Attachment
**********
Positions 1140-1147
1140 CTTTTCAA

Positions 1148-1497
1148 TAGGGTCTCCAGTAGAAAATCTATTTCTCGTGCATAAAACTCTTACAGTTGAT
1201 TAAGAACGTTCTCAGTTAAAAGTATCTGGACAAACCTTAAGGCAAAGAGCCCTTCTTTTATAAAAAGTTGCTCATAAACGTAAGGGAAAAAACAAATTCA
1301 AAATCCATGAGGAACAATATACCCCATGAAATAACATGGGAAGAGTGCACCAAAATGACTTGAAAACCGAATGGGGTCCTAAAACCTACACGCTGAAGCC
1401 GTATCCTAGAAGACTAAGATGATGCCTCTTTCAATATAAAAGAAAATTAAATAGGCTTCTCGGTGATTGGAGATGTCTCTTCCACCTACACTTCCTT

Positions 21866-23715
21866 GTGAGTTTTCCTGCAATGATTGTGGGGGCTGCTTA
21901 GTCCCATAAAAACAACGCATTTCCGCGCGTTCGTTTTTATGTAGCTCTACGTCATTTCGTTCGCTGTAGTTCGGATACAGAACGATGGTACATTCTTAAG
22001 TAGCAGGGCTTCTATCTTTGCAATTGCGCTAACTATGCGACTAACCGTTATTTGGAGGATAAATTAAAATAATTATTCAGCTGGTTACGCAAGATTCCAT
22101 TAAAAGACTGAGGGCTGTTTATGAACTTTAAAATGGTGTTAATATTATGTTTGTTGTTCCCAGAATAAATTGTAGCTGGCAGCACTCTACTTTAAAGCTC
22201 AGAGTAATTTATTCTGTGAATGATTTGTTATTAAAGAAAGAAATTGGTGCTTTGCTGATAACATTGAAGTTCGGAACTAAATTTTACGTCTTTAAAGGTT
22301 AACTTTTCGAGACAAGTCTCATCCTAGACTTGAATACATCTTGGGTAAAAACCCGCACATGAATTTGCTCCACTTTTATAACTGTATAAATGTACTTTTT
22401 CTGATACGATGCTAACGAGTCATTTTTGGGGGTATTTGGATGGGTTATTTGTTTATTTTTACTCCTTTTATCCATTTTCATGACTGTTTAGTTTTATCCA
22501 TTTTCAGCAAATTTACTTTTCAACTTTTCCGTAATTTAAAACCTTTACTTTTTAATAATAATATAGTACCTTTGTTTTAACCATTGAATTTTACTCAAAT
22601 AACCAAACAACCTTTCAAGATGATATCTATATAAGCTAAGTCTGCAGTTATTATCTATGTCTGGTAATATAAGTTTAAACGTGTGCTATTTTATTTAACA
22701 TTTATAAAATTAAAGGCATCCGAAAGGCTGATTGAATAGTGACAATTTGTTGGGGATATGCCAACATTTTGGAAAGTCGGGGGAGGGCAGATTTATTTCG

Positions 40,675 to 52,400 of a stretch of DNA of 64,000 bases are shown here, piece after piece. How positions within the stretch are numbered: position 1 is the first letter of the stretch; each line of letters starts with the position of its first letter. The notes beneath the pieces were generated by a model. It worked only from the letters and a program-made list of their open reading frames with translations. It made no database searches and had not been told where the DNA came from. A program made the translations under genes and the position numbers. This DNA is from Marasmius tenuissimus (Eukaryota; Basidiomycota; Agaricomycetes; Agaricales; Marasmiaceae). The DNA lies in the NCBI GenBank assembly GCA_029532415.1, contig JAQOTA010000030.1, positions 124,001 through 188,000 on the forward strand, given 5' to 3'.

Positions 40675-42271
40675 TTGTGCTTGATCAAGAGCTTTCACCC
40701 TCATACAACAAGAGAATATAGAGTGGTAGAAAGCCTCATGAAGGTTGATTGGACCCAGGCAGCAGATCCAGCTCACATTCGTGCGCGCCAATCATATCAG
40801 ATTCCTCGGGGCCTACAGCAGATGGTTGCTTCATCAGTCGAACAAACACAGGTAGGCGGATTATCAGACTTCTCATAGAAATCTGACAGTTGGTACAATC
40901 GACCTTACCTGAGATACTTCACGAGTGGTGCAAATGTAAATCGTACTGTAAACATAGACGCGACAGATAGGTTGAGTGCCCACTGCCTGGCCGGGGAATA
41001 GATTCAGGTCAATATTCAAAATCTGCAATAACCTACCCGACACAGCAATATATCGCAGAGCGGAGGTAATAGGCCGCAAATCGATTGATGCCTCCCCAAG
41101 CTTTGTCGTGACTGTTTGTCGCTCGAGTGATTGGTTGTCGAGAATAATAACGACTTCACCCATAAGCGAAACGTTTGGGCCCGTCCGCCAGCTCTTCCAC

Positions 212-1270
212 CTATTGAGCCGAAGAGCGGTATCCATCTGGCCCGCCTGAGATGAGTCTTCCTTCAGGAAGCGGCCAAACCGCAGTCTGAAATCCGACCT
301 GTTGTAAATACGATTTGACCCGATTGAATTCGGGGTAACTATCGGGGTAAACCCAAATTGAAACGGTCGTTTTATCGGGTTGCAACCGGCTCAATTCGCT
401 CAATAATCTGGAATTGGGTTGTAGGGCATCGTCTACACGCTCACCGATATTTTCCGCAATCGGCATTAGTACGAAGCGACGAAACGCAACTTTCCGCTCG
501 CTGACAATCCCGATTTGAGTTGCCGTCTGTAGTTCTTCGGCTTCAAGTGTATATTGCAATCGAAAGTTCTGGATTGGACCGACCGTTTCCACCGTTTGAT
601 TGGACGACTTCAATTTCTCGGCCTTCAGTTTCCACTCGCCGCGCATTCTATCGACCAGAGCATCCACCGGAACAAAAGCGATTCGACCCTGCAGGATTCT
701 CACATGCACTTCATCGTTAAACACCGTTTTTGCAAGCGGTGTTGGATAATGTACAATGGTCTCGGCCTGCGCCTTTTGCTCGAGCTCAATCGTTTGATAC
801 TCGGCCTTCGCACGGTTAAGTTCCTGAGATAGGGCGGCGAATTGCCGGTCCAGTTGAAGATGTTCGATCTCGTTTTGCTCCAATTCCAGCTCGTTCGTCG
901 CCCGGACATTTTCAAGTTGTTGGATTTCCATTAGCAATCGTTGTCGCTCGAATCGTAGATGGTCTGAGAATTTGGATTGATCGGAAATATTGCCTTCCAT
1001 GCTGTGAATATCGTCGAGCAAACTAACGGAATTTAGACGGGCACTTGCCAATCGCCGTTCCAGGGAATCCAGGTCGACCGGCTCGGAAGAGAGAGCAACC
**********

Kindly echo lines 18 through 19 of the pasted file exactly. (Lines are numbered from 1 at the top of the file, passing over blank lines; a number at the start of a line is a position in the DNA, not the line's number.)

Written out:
22701 TTTATAAAATTAAAGGCATCCGAAAGGCTGATTGAATAGTGACAATTTGTTGGGGATATGCCAACATTTTGGAAAGTCGGGGGAGGGCAGATTTATTTCG

Positions 40,675 to 52,400 of a stretch of DNA of 64,000 bases are shown here, piece after piece. How positions within the stretch are numbered: position 1 is the first letter of the stretch; each line of letters starts with the position of its first letter. The notes beneath the pieces were generated by a model. It worked only from the letters and a program-made list of their open reading frames with translations. It made no database searches and had not been told where the DNA came from. A program made the translations under genes and the position numbers. This DNA is from Marasmius tenuissimus (Eukaryota; Basidiomycota; Agaricomycetes; Agaricales; Marasmiaceae). The DNA lies in the NCBI GenBank assembly GCA_029532415.1, contig JAQOTA010000030.1, positions 124,001 through 188,000 on the forward strand, given 5' to 3'.